Taking the discussion about cultural diversity beyond the usual topics of anti-racism and inclusion but without overlooking these issues, Understanding Cultural Diversity in the Early Years considers current debates around the alleged failure of multiculturalism, and encourages practitioners to utilize their own cultural backgrounds and experiences as a way of developing their teaching.

With an optimistic outlook, and focusing on the advantages for learning that cultural diversity can offer, the book discusses the concepts of culture, multi-culturalism and inter-cultural competence, and describes the principles that underpin good practice. It is packed full of case studies from a variety of early years settings, with ideas to try out and interactive exercises to aid reflection.

Issues covered in the book include:

addressing cultural diversity in staff meetings, and on short training courses; planning a critical audit of your setting; working with parents from a variety of cultural backgrounds; how to explain diversity to young children; the overwhelmingly white British setting; settings where white British children are in the minority; curriculum developments in different parts of the UK, post-devolution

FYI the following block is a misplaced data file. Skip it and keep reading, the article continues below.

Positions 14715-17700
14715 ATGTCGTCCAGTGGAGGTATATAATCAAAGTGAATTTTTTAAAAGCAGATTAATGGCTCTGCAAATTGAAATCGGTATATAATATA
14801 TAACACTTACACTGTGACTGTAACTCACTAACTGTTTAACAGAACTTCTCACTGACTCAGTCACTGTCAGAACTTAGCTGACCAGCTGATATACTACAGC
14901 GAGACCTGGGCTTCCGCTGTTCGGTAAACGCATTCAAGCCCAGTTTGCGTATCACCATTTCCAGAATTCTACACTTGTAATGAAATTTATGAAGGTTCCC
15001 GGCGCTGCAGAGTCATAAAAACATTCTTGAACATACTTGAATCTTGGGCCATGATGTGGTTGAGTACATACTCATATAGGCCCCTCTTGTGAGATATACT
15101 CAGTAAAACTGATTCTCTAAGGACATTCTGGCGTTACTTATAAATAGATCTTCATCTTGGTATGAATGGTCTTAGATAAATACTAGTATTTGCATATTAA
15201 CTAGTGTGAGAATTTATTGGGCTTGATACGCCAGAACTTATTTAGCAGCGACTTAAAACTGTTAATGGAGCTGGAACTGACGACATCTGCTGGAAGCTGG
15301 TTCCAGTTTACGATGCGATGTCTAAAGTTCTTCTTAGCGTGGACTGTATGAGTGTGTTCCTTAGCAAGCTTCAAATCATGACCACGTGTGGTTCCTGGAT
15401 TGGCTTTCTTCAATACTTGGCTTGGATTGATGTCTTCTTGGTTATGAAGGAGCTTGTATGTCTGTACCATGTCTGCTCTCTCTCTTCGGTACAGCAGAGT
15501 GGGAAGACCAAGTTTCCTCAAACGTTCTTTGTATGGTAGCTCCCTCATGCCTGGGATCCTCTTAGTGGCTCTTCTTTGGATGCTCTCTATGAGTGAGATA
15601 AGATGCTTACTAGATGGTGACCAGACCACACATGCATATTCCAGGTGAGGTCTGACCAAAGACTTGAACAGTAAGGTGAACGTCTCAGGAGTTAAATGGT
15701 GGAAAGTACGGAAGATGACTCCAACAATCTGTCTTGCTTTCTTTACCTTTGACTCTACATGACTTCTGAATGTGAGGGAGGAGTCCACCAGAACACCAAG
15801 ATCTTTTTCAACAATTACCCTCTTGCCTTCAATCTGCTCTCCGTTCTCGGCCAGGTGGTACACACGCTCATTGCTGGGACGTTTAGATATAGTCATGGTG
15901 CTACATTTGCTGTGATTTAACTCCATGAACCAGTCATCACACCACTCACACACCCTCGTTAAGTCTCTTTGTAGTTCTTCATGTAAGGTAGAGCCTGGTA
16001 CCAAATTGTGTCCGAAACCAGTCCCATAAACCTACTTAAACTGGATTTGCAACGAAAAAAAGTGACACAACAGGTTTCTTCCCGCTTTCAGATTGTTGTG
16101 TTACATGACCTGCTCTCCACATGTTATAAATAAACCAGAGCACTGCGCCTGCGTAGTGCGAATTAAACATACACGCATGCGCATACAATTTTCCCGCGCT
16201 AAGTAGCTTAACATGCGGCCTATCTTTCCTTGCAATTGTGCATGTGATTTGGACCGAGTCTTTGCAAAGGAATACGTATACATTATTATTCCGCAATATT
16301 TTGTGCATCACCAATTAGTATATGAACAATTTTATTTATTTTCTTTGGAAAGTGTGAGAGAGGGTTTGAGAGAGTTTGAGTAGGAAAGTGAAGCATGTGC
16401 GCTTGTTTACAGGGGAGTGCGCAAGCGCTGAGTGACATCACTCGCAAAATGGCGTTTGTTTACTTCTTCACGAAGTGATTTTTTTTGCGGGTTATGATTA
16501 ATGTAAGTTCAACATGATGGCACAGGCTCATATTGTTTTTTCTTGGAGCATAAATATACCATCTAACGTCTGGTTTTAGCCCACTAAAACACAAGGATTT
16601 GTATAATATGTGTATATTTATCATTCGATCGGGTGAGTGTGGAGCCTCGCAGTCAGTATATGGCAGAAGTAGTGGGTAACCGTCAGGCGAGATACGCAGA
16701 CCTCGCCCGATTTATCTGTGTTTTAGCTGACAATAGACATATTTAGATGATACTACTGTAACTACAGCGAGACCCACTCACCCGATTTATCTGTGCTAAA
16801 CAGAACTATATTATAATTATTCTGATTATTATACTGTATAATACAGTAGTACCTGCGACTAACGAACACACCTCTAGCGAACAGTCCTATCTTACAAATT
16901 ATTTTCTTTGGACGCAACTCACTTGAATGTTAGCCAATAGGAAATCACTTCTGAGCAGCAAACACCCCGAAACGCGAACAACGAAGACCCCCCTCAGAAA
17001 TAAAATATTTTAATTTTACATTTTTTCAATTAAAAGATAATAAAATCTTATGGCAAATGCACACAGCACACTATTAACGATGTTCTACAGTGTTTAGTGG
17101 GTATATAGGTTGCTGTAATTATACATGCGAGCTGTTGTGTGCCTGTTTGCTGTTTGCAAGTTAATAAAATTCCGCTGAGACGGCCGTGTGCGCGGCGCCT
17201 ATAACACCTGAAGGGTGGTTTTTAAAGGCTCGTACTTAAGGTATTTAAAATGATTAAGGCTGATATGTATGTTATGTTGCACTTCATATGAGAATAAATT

Written for all early childhood students and early years practitioners, it is relevant to anyone interested in inclusion, society and global citizenship.

The Idea of Intercultural Competence

The idea of intercultural competence

This Chapter Describes:

  • Some significant differences in terminology between the UK and other European countries in the debate on cultural diversity
  • The concept of inter-cultural competence
  • The related concept of ‘cultural shock’

There are fundamental problems with the concept of ‘multiculturalism’ as it is employed in the UK and in other English-speaking countries.

  • The word-ending ‘ism’ suggests that multiculturalism is an ideology, a social or political programme, a set of beliefs entailing clear-cut objectives and means. At the same time it is clear that the concept is considerably less developed than this would imply. As a result, ill-considered actions taken in the name of multiculturalism can lead to sweeping rejection of the entire idea.
  • The use of the prefix ...
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